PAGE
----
Authorization Granted

To my horror, the insurance authorization went through last Friday. The drug was first denied on Thursday–as expected–but it was successfully appealed by the end of the day Friday, as not-at-all expected. Man, I’ve been complaining about lack of healthcare efficiency for so long that this result is actually startling. And now I’m supposed to start this drug a week from today…?!

Could the echocardiogram cause a delay? Doubtful seeing as everything was reported as normal; so normal, in fact, that the writeup *actually* says that my tricuspid valve is “grossly normal.” Now as we all know, I’m no doctor, but…grossly normal? That the new cardiology lingo? And though I’m interpreting this adverb to mean extremely normal, is that word really necessary to insert? Like, her heart is SO EFFING NORMAL that we had to emphasize its normalcy by using a really emphatic word to stave off the potential of her thinking that when we say normal, we really mean special-normal or excellent-normal or better-than-most-normal? Because by definition the word normal when referring to a body part has varying degrees. Obviously.

But maybe I’m wrong and the interpretation is actually disgustingly normal since the next line reads: “There is trace tricuspid regurgitation.” Eww. That sounds nasty. Did you know your heart could regurgitate? Is this why I get such bad heartburn? Apparently it’s a thing, though, because it’s grossly normal. In my opinion, any heart-vom was caused by a reaction to the very uncomfortable probing and pushing of my entire left side. [Not a great test for females or dudes with man boobs.] Sonogram gel or not, the whole area felt bruised, so I bet my tricuspid wanted to express its distaste by throwing up a little. Gotta say, can’t really blame it.

I should be all set save for one potential wrench, the Lyme concern. If I’m doing this chemo, I damn well better be covered in case of “unexpected” flareups. And when I say covered, I mean COVERED–even if that means infusion needles coming out of my port and every cooperative vein like a giant porcupine. I’ve spoken with my infectious disease (and every other) doctor ad nauseum regarding this particular worry, so we’ve agreed to incorporate the IV Lyme drug into the treatment somehow. The ID doc thinks I should at least begin the 28-day course of Rocephin before getting the HiCY, but I’m not sure what that means in terms of ruining the efficacy of that (and maybe other?) antibiotic(s) after the chemo starts. I hope to learn a lot more during tomorrow’s appointment with oncology.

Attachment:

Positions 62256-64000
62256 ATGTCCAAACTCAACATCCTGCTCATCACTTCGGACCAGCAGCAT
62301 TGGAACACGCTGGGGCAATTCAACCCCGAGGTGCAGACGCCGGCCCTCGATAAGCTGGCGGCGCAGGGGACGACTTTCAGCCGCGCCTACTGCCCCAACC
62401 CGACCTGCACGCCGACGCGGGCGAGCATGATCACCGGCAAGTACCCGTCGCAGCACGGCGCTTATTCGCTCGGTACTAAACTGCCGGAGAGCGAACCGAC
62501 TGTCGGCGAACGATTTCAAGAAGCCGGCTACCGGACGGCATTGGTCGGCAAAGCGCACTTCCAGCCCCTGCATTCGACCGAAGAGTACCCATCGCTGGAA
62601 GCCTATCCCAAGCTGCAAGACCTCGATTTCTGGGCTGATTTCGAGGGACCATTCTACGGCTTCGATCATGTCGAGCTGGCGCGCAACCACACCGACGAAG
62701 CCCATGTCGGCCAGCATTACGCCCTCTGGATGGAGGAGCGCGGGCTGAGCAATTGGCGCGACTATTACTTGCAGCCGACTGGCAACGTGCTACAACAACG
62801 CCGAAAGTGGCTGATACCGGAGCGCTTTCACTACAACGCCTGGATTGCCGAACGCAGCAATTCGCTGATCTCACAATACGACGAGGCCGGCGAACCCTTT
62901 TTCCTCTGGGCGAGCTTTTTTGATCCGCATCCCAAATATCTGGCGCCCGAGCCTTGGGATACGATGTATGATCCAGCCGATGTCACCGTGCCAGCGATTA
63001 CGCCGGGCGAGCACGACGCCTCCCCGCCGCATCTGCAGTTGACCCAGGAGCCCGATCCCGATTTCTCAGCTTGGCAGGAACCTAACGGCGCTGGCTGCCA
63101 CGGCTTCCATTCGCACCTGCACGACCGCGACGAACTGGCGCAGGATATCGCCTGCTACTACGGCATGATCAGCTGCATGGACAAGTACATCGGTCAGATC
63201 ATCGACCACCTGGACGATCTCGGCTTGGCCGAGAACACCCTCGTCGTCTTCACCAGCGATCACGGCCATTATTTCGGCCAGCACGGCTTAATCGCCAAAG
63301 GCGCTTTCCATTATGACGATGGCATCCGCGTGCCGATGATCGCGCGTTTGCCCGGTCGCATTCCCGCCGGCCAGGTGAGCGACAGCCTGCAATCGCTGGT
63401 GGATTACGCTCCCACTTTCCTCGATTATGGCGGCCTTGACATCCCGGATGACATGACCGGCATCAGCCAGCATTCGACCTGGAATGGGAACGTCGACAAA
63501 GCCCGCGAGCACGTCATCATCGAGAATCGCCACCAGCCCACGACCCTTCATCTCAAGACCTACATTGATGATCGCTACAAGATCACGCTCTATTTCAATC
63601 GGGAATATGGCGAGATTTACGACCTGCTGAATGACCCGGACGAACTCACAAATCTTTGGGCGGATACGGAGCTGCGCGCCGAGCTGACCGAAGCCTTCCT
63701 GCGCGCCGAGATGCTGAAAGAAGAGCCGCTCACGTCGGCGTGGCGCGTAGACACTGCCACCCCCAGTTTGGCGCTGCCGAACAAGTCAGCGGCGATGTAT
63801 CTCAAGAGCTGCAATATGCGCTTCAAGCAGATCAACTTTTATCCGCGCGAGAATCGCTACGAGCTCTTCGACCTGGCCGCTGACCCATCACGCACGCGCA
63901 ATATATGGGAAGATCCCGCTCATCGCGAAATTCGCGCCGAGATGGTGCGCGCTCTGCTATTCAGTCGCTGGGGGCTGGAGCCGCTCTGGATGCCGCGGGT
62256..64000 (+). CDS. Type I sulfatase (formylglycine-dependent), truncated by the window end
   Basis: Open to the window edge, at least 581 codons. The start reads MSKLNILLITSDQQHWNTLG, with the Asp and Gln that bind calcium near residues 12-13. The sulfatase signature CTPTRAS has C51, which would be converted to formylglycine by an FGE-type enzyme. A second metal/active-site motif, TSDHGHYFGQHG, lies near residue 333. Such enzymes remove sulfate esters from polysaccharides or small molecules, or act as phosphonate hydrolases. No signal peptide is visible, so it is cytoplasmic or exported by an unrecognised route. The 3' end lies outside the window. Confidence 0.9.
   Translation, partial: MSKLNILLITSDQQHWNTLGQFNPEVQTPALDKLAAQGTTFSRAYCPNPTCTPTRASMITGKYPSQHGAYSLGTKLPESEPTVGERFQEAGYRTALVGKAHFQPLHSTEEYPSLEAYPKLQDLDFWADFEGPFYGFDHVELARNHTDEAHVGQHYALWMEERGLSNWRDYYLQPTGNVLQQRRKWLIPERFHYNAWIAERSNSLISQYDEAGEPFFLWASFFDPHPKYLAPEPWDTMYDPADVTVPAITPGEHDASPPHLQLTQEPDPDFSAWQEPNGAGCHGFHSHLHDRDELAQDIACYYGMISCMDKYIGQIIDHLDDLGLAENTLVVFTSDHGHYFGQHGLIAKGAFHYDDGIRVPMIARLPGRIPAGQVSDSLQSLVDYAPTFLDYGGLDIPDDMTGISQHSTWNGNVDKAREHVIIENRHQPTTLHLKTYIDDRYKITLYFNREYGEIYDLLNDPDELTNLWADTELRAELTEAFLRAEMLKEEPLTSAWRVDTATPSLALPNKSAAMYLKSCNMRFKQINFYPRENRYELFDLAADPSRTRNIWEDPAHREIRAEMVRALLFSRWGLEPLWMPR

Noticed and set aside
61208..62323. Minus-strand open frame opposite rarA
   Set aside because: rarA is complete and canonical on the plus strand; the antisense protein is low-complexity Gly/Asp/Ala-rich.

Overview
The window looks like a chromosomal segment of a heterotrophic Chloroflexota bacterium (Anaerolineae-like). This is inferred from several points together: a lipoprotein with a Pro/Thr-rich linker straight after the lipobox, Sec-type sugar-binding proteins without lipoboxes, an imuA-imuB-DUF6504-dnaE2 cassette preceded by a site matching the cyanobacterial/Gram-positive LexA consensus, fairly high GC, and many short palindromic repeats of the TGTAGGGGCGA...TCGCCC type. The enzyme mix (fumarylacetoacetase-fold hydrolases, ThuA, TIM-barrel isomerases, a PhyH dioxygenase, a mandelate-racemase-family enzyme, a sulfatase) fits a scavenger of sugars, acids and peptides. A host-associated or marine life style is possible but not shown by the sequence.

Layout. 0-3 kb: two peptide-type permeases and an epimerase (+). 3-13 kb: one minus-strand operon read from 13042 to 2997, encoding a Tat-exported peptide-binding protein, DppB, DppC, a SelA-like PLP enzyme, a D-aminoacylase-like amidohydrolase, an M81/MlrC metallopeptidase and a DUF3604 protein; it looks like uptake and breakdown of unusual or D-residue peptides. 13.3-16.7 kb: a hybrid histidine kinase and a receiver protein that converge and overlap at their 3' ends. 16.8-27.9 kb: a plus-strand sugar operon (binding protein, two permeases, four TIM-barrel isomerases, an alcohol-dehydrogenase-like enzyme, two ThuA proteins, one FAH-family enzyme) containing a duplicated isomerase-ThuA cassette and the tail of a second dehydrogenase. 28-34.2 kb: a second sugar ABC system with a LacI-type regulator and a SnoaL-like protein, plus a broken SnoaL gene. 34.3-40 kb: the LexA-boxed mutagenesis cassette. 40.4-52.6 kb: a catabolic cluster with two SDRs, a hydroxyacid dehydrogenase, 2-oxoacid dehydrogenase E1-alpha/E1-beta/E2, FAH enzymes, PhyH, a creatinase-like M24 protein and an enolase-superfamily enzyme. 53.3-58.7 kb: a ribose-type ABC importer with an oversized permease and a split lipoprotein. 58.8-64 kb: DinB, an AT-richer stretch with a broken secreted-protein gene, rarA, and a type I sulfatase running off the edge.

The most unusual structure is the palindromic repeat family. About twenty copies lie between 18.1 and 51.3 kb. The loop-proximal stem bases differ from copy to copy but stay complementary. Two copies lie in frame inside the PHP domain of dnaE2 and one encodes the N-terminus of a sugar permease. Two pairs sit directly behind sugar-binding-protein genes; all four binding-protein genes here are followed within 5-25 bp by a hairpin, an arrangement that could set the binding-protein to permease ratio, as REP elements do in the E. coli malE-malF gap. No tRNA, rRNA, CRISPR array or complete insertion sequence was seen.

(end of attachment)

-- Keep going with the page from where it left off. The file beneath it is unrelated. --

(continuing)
Update on Timing

I’ve tentatively scheduled my treatment to begin on Tuesday, June 23rd.

Not sure how accurate this date is because it all depends on insurance pre-authorization. Most likely the treatment will get rejected first since a) there’s no real diagnosis, and b) whichever diagnosis code is used has a different, standard treatment. The doctor will have to appeal, and it will be a minor miracle if all the red tape is worked through in less than three weeks.

In the meantime, I have to get a cardio exam and preliminary blood tests to ensure I don’t go into the treatment with a dysfunctional ticker or latent infections…and yes, Lyme disease is infectious, and yes, it’s been discussed with umpteen doctors, none of whom actually knows what he’s talking about since Lyme and lyme are such pernicious little spirochetes. [And therein lies the rub and explains why I’m rather hesitant to undergo this sort of treatment when the only tests to ever come back positive have been various forms of lyme. Yee-haw!] So, medical community, I am (very) reluctantly putting all my faith in you and your “false” positives!

I’ll put up some more countdown dates for the various upcoming appointments, but don’t be surprised by changes.

I’m also toying with the idea of having a hair cutting party for all the Dallasites who have always wanted to butcher someone’s hair without the ensuing friendship fallout. Since I’m not interested in finding chunks of hair on the pillow or in the shower, I’m going to cut my hair really short anyway–why not have a little fun with it? So if you’d be into cutting some crazy topiary hair patterns or think giving someone a mohawk would be fun, leave a comment below!